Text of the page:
What Would You Eat?

I passed by some serious doom and gloom billboards a while back, they were shrieking at all freeway drivers, reminding us all that the end of the world was on its way any day now.
Shortly after their predicted doomsday date came and went with no apocalypse on the horizon, the billboards had a new message: “Whoops!” they admitted,”our calculations were wrong. It’s actually in a few months…”
I wonder if these same people can remember what time their dinner reservations are. Or when to pick up their kids from soccer practice. There are some details about things which really ought to be at the forefront of the mind.
Pretty sure getting the date right for all of humanity ceasing to exist is one of them.
Well, evidently our cloudy minded friends are really, really sure that tomorrow is It. It’s all over. I wonder if these all-knowing naysayers did their homework? Because if they HAD done their homework, they would recognize that the future-predicting rock in the Mayan museum does not actually have much in common with the Hallmark puppy calendars we hang on our kitchen corkboards.
The all-telling stone had a bit of a trick to reading it…there were actually THREE calendars all mixed together on that thing. There was the religious calendar, which took about 260 days to get through. There were 20 little chunks of time in there (about 13 days each) that each had it’s own graphic design, title, and meaning. Kind of like a horoscope symbol.
Then there was the part of the calendar based on the sun, the solar calendar. Interestingly, the Mayan solar calendar also had 365 days on it. The difference was in the length of what we call “months.” The Mayan “month” only lasted 20 days, and there were 18 of them. The bummer about that plan was the five leftover days (20×18=360). Those days were deemed to be very unlucky for the Mayan people. 5 days of bad stuff going on.
The third section of the calendar sort of intertwined in the mix is known as the “long count.” The math behind it is pretty fantastic, though I’m not even going to attempt to explain it. Essentially, however, the days on the calendar began with the number “1” and kept right on going all through time, until The End. So this part of the calendar is what everyone is all jazzed up about.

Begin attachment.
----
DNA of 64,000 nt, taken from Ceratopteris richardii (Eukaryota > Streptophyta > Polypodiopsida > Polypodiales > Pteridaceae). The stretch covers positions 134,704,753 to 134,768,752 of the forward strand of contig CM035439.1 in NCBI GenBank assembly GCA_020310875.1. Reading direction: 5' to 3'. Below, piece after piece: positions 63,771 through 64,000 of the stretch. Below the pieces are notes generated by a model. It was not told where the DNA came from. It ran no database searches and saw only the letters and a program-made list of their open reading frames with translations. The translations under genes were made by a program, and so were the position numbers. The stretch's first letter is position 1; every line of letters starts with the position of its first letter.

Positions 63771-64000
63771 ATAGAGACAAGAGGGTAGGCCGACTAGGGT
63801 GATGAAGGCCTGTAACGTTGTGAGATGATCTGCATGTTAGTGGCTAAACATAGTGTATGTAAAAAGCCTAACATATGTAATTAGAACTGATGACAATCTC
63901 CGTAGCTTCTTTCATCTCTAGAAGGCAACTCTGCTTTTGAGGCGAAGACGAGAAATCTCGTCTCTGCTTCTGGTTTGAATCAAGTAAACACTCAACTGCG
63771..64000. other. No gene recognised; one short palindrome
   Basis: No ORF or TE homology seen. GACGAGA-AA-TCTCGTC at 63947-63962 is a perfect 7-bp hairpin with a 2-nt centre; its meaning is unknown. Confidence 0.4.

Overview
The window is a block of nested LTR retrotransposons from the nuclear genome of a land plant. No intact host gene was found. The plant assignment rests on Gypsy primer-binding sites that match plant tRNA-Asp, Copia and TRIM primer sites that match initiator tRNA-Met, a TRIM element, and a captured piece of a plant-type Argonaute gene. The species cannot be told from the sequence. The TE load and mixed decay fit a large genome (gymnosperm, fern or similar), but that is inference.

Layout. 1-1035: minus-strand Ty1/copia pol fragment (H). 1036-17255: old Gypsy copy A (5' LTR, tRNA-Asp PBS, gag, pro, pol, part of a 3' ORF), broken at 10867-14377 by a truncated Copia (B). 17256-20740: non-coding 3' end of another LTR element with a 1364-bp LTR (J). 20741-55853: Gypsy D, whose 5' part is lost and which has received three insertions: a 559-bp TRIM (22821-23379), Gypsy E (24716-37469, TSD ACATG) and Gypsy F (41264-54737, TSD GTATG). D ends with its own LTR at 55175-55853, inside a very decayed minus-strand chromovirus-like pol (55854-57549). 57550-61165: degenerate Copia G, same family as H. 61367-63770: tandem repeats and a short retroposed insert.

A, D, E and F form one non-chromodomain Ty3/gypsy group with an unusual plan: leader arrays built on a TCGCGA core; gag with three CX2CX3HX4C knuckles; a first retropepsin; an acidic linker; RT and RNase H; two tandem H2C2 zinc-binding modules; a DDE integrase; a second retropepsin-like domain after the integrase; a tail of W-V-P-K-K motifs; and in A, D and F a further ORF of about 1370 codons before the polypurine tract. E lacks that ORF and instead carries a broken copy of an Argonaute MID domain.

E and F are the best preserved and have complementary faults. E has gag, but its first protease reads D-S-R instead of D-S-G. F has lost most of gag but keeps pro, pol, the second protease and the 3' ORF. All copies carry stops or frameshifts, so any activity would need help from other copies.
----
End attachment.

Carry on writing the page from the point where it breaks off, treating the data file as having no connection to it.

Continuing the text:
What our modern, drama-loving society fails to realize and internalize is that the Mayans (unlike ourselves) understood that things are very cyclical. And when the calendar seems as though it is running out, it is simply starting again, utilizing mathematical equations that I can’t even wrap my head around (and I LOVE math!). The reality is, the Mayan calendar is set up in a way that makes it valid for billions and trillions and gazillions of years past tomorrow.
The best part about the whole thing, in my opinion, is that what the Mayans were meaning to tell us about 2012 was that it would be a year of welcome change in monumental ways.
Sadly, that just doesn’t have the marketing appeal that the End of the World does.
And so while knowing that Great Things lie ahead of us (that same Mayan calendar actally has predictions on it that are dated AFTER December 21, 2012), I decided to spend the fated “last evening of civilization” in the best way I can think of. Unfortunately, my loved ones are elsewhere (why they are Christmas shopping for a Christmas that is AFTER the end of time, I don’t know), so it’s just me and the dog.
We (the dog and I) decided that the best way to celebrate this life that we love would be…of course…with food. And so after mixing cooked up hamburger into his dog food, I looked through the recipe book and stopped at the grocery store. My perfect end-of-the-world meal would be as follows:
mini frittatas with wild mushrooms
pea soup with crispy pancetta
grape tomato salad with olives
filet of beef with roquefort sauce
roasted beans with garlic
potato/green chile gratin
corn bread with sage leaves and feta
And while that all sounds nothing short of mouth-watering, I strolled through the aisles of the grocery store and recognized two very important facts:
1) It’s just me and the dog tonight, and he’s already eaten
2) It’s not actually the end of the world
And so I will stash my scrumptious recipes away for what could be a Winter Solstice meal for tomorrow, or fill the house with those amazing dishes when we are all together for a New Year’s Eve Feast, really anytime our dinner table will be filled with laughter and smiling faces.
And so on this eve of the end of the world, my meal of choice is a menu that is hard to beat. Cheese and crackers, a bacon cheeseburger (I didn’t give the dog ALL of the burger), asparagus with cheese (can you guess the theme by now? I am so sad for people who are allergic to cheese) And, so as not to break the theme…Cheesecake.
Enjoy your meal on this monumental evening. I wonder what you’re having?

End of the World Cheesecake

Crust:
1 1/2 cups graham cracker crumbs
1/3 cup sugar
1/3 cup unsweetened cocoa powder
1/3 cup melted butter

Mix all of that stuff up and press it into a springform pan. That’s the crust.

3 (8 oz) packages softened cream cheese
14 oz. condensed milk
3 eggs
2 tsp vanilla
2 cups mini milk chocolate chips
1 tsp flour

Beat the cream cheese until it’s smooth, add the rest of the stuff, one thing at a time. Coat the chocolate chips  with the flour (that keeps the chocolate chips from all sinking to the bottom while they are baking) and fold them in. Pour the cake mixture into the crust and sprinkle some extra chocolate chips on the top.

Bake at 300 degrees for an hour.

The trick with cheesecake is to leave it in the oven for a a while (with the door open) to cool down. And don’t take the sides off the springform pan until it’s complete cooled. And if you’re that careful and it STILL cracks…cover it with whipping cream.

 

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